Customer Service | Help | FAQ | PEP-Easy | Report a Data Error | About
Tip: To use Pocket to save bookmarks to PEP-Web articles…

PEP-Web Tip of the Day

Pocket (formerly “Read-it-later”) is an excellent third-party plugin to browsers for saving bookmarks to PEP-Web pages, and categorizing them with tags.

To save a bookmark to a PEP-Web Article:

  • Use the plugin to “Save to Pocket”
  • The article referential information is stored in Pocket, but not the content. Basically, it is a Bookmark only system.
  • You can add tags to categorize the bookmark to the article or book section.

For the complete list of tips, see PEP-Web Tips on the PEP-Web support page.

Wallerstein, R.S. (1963). The Problem of the Assessment of Change in Psychotherapy. Int. J. Psycho-Anal., 44:31-41.

(1963). International Journal of Psycho-Analysis, 44:31-41

The Problem of the Assessment of Change in Psychotherapy

Robert S. Wallerstein

The assessment of change in psychological variables is a core problem in clinical research in any aspect of the behavioural sciences—whether it be in personality growth and development, in psychosomatics, in education and learning, in psychodiagnostics or in psychotherapy. The change brought about in personality functioning under the impact of psychotherapeutic intervention is often taken as the prototypical expression of this issue.

Most simply (and naïvely) this is expressed as an inquiry into the effectiveness of psychotherapy. The questions are: Does psychotherapy work? If so, how well does it work, to what extent and with what kinds of patients? And, in deference to the scientist's expected quest for controls, the question is often added: How well does it work, as compared with the natural history of the same morbid state left untreated? Asking, and expecting answers to questions set in these terms, is clearly based on a series of (at least tacitly) agreed-upon assumptions. These are that there exist currently accepted criteria of three kinds: (1) criteria of illness—specifications of the degree and kind of deviations that merit the designation, pathological; (2) criteria of a state of ideal mental health (called 'positive mental health' in the current literature (Jahoda, 1958)); and (3) measures of improvement as the degree to which the patient has diminished the gap between his state of mental illness prior to treatment and these desiderata of mental health.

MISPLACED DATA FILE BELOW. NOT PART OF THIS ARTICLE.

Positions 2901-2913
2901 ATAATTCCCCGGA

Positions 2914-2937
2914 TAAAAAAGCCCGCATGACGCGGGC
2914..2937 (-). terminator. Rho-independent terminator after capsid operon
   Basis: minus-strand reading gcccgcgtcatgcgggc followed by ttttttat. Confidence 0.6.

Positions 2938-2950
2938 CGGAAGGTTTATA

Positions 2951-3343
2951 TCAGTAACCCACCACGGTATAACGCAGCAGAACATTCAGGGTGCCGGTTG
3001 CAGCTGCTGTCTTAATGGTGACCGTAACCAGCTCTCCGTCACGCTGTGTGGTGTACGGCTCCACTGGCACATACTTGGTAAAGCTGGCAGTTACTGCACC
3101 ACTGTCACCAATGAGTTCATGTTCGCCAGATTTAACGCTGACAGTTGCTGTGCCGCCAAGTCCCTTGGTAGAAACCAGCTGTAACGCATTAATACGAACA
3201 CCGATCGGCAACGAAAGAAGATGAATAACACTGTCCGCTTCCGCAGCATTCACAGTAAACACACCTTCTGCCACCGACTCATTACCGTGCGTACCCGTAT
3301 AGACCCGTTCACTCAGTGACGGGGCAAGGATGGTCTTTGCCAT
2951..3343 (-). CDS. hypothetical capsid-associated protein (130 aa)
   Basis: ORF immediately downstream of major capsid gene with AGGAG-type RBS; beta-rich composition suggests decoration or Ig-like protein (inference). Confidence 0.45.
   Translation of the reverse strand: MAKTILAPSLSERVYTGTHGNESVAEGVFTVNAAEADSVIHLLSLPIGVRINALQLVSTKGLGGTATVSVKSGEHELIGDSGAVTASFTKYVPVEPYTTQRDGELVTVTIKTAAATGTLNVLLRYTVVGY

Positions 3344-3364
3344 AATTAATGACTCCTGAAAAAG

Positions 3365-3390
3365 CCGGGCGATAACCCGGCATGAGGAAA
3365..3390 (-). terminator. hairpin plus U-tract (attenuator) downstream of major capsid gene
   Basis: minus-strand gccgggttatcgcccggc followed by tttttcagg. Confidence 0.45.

[This is a summary or excerpt from the full text of the book or article. The full text of the document is available to subscribers.]

Copyright © 2019, Psychoanalytic Electronic Publishing, ISSN 2472-6982 Customer Service | Help | FAQ | Download PEP Bibliography | Report a Data Error | About

WARNING! This text is printed for personal use. It is copyright to the journal in which it originally appeared. It is illegal to redistribute it in any form.